The mechanism of action of antimicrobial peptides has been studied in depth mostly in host defense peptides, but the structural similarities of gut neuropeptides, which are also small, cationic molecules, allow them to exert their function in a similar way. The predominant antimicrobial mode of action of gut neuropeptides consists of binding and disruption of the bacterial cell wall. Indeed, membrane disruptive mechanisms have been shown to drive the action of NPY (Thomas et al. 2005), α-MSH (Madhuri et al. 2009), and AM (Allaker et al. 2006), all of which contain a rich combination of positively charge amino acids and hydrophobic residues in their C-terminal fragment. However, non-disruptive mechanisms also exist and will be discussed later on.

Membrane-disruptive peptides usually form α-helical structures with accumulation of positively charged residues towards the C-terminal side of the peptide (Powers and Hancock 2003). This allows the initial step to approach their target, which occurs through electrostatic interactions of such residues with the anionic LPS that coat the outer bacterial membrane. By displacement of Mg2+ and Ca2+ ions that are usually interacting with LPS, antimicrobial peptides create local disturbances in the membrane, allowing their translocation and making the inner cytoplasmic membrane accessible (Hancock and Chapple 1999). The next step consists of the reorientation of the peptide to interact with the inner membrane. Different mechanistic models have been proposed for the interaction of these peptides with inner bacterial membranes, and although, it is not yet clear which is correct, they all lead to the disruption and depolarization of the membrane, which rapidly causes cell death (Sato and Feix 2006). It is easy to speculate that there might not be one unique model to explain the mode of action of these peptides, but instead, they might all be correct depending on the physicochemical properties of each antimicrobial peptide.

Interestingly, another rather non-traditional mode of action has been described to take place in the trypanolytic activity of gut neuropeptides AM and VIP. Trypanosomiasis is known to cause intestinal damage in humans, as an inflammatory state is induced upon the invasion of this parasite with increased cytokine levels and intestinal permeability (Ben-Rashed et al. 2003). Studying the antimicrobial activity of different gut neuropeptides on T. brucei, an unusual antimicrobial mechanism was found in which the peptides are subjected to endocytosis through the flagellar pocket of this microorganism. Next, trafficking of the peptides through the endosomal network allows them to reach the lysosomes, where they disrupt endosome–lysosome vesicles. Disruption of these membranes causes the release of the gut neuropeptides to the cytosol, together with glycolytic enzymes, which leads to a metabolic failure and finally to cell death (Delgado et al. 2009).

Finally, AM has also been shown to have a distinct, unusual mechanism of action against S. aureus. Staphylococci division occurs though the inwards growth of the peripheral cell wall and formation of a transverse cross wall, known as septum. Then, the newly synthesized peptidoglycan undergoes localized hydrolysis that results in complete cell separation (Giesbrecht et al. 1998). In S. aureus, AM has been shown to disrupt the formation of the septum (Allaker et al. 2006), which is known to lead to cell death in other organisms.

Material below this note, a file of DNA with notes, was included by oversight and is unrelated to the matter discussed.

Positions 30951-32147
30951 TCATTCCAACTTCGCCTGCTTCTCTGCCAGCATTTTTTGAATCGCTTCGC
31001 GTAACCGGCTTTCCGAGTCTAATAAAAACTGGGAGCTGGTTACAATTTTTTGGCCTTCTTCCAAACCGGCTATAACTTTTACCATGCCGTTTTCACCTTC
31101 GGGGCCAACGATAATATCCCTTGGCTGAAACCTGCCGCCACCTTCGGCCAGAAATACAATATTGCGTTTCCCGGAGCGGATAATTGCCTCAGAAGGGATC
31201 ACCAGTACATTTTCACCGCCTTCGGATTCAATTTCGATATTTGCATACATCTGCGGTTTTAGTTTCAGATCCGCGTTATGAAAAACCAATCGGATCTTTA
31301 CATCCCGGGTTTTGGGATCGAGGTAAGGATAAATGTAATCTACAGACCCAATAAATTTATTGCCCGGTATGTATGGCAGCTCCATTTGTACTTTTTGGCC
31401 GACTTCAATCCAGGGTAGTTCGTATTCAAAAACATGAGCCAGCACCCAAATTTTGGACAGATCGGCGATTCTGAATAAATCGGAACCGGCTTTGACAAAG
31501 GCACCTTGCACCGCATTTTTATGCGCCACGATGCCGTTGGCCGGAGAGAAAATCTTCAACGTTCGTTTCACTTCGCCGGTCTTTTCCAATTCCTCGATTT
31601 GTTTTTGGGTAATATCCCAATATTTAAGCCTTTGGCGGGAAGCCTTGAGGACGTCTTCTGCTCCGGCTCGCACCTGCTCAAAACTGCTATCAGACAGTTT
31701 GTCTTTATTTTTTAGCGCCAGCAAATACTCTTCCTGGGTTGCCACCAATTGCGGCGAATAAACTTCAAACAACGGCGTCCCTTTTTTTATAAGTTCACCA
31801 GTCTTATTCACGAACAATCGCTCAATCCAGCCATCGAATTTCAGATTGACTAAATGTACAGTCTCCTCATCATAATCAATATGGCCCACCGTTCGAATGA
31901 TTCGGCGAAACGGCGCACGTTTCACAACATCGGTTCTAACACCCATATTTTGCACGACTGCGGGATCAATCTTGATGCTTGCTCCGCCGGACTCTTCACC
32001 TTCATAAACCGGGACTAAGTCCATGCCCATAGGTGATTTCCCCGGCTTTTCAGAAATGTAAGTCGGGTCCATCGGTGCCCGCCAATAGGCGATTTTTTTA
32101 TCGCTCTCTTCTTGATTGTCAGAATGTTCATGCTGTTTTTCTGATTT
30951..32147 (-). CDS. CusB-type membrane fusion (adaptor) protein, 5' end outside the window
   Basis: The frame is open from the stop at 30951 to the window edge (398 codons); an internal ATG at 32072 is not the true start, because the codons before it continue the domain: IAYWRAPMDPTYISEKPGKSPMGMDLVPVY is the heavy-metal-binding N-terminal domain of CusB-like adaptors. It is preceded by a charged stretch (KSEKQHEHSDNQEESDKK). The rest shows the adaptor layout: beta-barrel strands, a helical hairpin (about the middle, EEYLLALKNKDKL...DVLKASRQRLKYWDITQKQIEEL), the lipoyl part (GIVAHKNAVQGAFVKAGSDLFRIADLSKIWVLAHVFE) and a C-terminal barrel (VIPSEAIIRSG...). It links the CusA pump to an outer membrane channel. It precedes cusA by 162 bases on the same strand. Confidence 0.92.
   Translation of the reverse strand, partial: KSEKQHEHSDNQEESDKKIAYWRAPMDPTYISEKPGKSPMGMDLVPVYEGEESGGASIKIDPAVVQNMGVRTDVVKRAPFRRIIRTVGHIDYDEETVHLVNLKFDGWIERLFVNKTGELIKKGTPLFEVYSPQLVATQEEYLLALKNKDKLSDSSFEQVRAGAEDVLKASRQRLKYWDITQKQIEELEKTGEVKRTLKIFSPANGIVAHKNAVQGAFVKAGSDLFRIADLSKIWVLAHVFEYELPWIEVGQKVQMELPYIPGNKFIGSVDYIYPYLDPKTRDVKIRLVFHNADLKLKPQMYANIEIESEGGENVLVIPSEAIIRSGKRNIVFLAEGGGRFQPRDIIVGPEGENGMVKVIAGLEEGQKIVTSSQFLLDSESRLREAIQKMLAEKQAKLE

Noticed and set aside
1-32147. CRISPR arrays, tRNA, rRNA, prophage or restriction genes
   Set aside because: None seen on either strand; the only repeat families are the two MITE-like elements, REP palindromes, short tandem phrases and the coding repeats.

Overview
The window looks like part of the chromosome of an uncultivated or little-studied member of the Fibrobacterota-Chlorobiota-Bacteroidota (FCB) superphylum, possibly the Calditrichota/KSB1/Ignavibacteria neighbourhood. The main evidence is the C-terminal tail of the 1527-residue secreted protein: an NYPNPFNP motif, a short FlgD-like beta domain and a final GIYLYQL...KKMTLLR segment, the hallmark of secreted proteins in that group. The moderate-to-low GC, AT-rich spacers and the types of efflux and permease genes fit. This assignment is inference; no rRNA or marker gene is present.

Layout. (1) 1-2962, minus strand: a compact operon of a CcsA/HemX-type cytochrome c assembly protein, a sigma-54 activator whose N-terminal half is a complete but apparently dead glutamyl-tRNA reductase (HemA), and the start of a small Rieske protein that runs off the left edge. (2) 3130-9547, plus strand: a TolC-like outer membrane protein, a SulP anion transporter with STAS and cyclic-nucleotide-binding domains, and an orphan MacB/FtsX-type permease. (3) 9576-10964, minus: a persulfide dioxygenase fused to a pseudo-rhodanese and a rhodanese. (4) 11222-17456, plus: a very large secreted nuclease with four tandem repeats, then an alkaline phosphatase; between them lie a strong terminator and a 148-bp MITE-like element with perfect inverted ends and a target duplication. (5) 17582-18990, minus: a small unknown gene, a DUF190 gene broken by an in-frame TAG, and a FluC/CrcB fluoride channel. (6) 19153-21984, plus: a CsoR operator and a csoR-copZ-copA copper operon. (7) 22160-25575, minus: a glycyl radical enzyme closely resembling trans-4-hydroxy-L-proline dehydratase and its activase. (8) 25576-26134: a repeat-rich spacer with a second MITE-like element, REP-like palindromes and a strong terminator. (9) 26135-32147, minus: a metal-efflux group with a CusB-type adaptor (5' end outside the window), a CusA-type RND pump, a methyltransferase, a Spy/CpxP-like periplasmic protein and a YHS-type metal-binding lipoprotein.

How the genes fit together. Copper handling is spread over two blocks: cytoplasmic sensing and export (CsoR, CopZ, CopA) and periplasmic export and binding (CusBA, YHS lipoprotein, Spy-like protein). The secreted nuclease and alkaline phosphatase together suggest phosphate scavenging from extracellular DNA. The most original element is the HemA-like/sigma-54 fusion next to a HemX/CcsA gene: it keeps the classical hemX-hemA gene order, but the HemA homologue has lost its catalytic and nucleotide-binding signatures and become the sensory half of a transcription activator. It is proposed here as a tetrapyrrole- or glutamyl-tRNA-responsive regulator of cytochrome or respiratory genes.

Even though these results are promising and present gut neuropeptides as potential modulators of gut microbiota homeostasis by direct antimicrobial activity, some questions need to be addressed before they can be implemented as therapeutic agents. The studies discussed above are in vitro studies, and it is not yet clear whether these gut neuropeptides reach the gut microbiota in sufficient amounts. For them to be effective in direct killing of bacteria, gut neuropeptides should be able to reach the gut lumen or areas in close proximity to the intestinal epithelium, where they may exert a very important role in gut microbiota homeostasis. Another concern for their potential therapeutic implementation is that, as mentioned before, most of the studies so far have tested antimicrobial activity against pathogenic bacteria, which leaves commensal bacteria unexplored. It would therefore be crucial to unravel whether these peptides can keep infections under control without altering the composition of commensal bacteria residing in the GIT. In light of the growing resistance of pathogens to the currently used broad-spectrum antibiotics, exploring the therapeutic possibilities of gut neuropeptides is extremely significant; these peptides could be active against resistant strains and their seemingly restricted spectrum of action would not influence other untargeted bacteria, reducing the possibilities of developing resistance.

Indirect antimicrobial effects of gut neuropeptides

Besides their antimicrobial action on microbes, gut neuropeptides have much more sophisticated roles and probably the more important antiinfective functions of these molecules rely on their neuroimmune modulatory properties. Such features have allowed the host to develop a complex and intrinsic network of defense mechanisms to protect itself from microbial invasion. Gut neuropeptides respond to gut microbiota alterations by mediating the so called neurogenic inflammation (Houser and Tansey 2017). At the same time, neuroimmune modulation by gut neuropeptides translates to changes in the ENS, which can eventually reach the brain and impact mood and behavior. Thus, inflammation in the GIT results in changes in ENS, such as increased number of enteric neurons, altered levels of gut neuropeptides and changes in the motor circuits of the intestine (Margolis and Gershon 2016).